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SACRAMENTO, Calif. – Almost 20 years ago, the Los Angeles Lakers had one of the greatest offseasons in NBA history when they acquired Kobe Bryant and signed free agent Shaquille O'Neal. But former Lakers center Vlade Divac, now the Sacramento Kings' general manager, almost prevented the team from forming one of the most dynamic duos in NBA history.
"My feelings were that I play basketball for fun. This is not fun," Divac recently told Yahoo Sports about the 1996 draft-day deal that sent him to the Charlotte Hornets in exchange for Bryant, who is expected to play his final game in Sacramento on Thursday. "If somebody asked before, 'Vlade, are you going to play basketball over there [in Charlotte]?' It's not going to happen. I talked to my wife and told her, 'Look, I'm going to retire.'
"It would have been so bad. I would have been the most hated guy in L.A."
Divac, a 7-foot-1 center, was drafted by the Lakers with the 26th overall pick in the 1989 NBA draft and made an immediate impact, being named to the 1990 NBA All-Rookie first team and becoming a starter alongside Hall of Famer Magic Johnson. The Serbian quickly fell in love with Los Angeles and was in even deeper love playing for the Lakers, averaging 12.2 points and 8.5 rebounds primarily as a starter from 1989-1996.
But before the 1996 draft, then-Lakers general manager Jerry West became infatuated with Bryant, the high school kid from Philadelphia who was destined to become a superstar. West worked out a deal to send Divac to Charlotte for the 13th pick in the draft, which the Hornets used to select Bryant for the Lakers. By trading Divac, who was set to make $4.7 million in the 1996-97 season, the Lakers would clear the needed salary-cap space to make a lucrative offer to O'Neal in free agency.
Divac was in Europe and was stunned when his agent told him about the trade. Days later, Divac said he informed the Lakers he planned to retire, which would have prevented the team from trading him for Bryant.
"It felt like someone from behind hit me with a hammer," Divac told Yahoo Sports. "It was the first time in my career that something happened in a way I didn't plan. I was devastated. I was thinking, 'I play basketball for fun.' My father said when I brought my first [basketball paycheck] back home, 'Who gave this to you? Are they crazy? Do they know you would play basketball even if they don't pay you?'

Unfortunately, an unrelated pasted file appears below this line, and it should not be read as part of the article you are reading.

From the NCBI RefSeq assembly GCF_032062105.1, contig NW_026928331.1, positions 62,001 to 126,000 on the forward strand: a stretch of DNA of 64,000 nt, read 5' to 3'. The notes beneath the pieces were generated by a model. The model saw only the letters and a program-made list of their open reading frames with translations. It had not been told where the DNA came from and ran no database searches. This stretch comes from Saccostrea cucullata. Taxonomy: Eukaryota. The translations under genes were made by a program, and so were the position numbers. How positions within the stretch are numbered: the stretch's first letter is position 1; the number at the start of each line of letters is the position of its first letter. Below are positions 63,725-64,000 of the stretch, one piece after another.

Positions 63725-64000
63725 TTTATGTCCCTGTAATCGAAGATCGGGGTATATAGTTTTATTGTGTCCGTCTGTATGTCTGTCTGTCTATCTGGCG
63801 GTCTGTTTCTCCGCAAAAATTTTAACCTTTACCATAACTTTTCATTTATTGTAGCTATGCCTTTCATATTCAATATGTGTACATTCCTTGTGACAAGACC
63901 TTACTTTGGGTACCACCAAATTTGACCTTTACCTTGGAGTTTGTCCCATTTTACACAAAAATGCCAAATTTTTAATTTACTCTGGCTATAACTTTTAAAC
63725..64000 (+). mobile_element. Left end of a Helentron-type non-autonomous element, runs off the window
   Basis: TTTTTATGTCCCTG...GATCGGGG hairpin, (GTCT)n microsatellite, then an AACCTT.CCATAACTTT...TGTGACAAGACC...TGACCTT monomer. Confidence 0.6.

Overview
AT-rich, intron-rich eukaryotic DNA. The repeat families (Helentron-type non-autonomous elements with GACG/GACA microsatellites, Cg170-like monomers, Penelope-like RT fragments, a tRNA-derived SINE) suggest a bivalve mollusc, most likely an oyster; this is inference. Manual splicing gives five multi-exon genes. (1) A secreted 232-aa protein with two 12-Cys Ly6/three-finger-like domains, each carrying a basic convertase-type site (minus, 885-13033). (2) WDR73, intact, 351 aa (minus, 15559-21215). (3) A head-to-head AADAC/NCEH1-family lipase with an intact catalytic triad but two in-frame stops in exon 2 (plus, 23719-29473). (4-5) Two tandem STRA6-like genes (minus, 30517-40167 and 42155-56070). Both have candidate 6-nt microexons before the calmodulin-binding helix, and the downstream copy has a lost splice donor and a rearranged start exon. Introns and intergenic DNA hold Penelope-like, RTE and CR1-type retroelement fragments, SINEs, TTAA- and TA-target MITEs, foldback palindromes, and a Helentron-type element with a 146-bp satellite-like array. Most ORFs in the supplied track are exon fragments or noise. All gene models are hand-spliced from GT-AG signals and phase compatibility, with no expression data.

"I am not going to play basketball because I have to play. I am going to play for fun. I was 28. I am not going to go somewhere and be forced to play basketball. I told my agent that I am not going to Charlotte. I loved L.A. I loved the Lakers. For every kid that played basketball, it was basketball heaven being with Magic and the other guys."
Within 10 days after the draft, Divac said he returned to Los Angeles ready to retire, yet he agreed to meet with West. After an "emotional meeting" with West, Divac changed his mind and agreed to the trade.
"Jerry called me and I flew back to L.A. and we had lunch," Divac said. "The trade happened [in principle], but I was holding it up. … It was a great conversation. He said, 'Why don't you go over there and explore and see if you like it or not?'
"Me and Jerry had a very good relationship. He was the guy who was waiting for me at the airport [after being drafted in 1989]. It was an emotional meeting for both of us. And I trust him so much. He is the best basketball mind in the world. When Jerry tells you something, you believe it."
The Lakers and Hornets made the trade official on July 11, 1996, and seven days later, O'Neal signed a seven-year, $120 million deal with L.A. The Lakers would win five NBA championships with Bryant, including three with O'Neal.
"That was the best deal in NBA history," Divac told Yahoo Sports. "You got Vlade there in Charlotte and then you were able to sign Shaq because you cleared the salary cap and you got Kobe."
Divac decided to have his wife and children stay in Los Angeles for stability while he played the next two seasons with Charlotte. Despite initial struggles, he averaged 11.7 points and 8.6 rebounds with the Hornets in two seasons from 1996-98.
"We played sellout basketball in front of 24,000 people who love basketball in North Carolina," Divac told Yahoo Sports. "Each year we had 50-plus wins, and when you win it's fun. But my first 10 games, I was awful. I can't explain it. I was fumbling the ball. The funny thing was one of my first games was against the Lakers. I was like, 'What am I doing here?'
"I felt like I started playing basketball two days ago. There was still mental stuff. I was thinking negative stuff like, 'Why did they trade me? Was it worth it [coming here]?' Then I said to myself, 'Come on, Vlade, it's just a game.' I knew that after two years I would come out West and move closer to my family."
Divac signed as a free agent with the Kings in 1998 with his family and a return to the West Coast in mind. Divac and the Kings pushed the Lakers to brink of elimination entering Game 6 of the 2002 Western Conference Finals, but the Lakers would win the next two games to stop Sacramento from making its first Finals appearance.
Divac finished his NBA career as a teammate of Bryant's, playing for the Lakers during the 2004-05 season. Divac said that he and Bryant joked about the Hornets trade that season from time to time, but it was Bryant's drive that was no joking matter.
"Whatever you see in games, Kobe demands more in practice. He was asking for everyone to do the same thing, but it was hard because he gave basketball everything," Divac told Yahoo Sports.
Divac will be part of a pregame ceremony Thursday as part of a tribute for Bryant, a fitting end for a story that began with the two players so intertwined.
"I'm so happy about his career," Divac told Yahoo Sports. "He is definitely one of the greatest."
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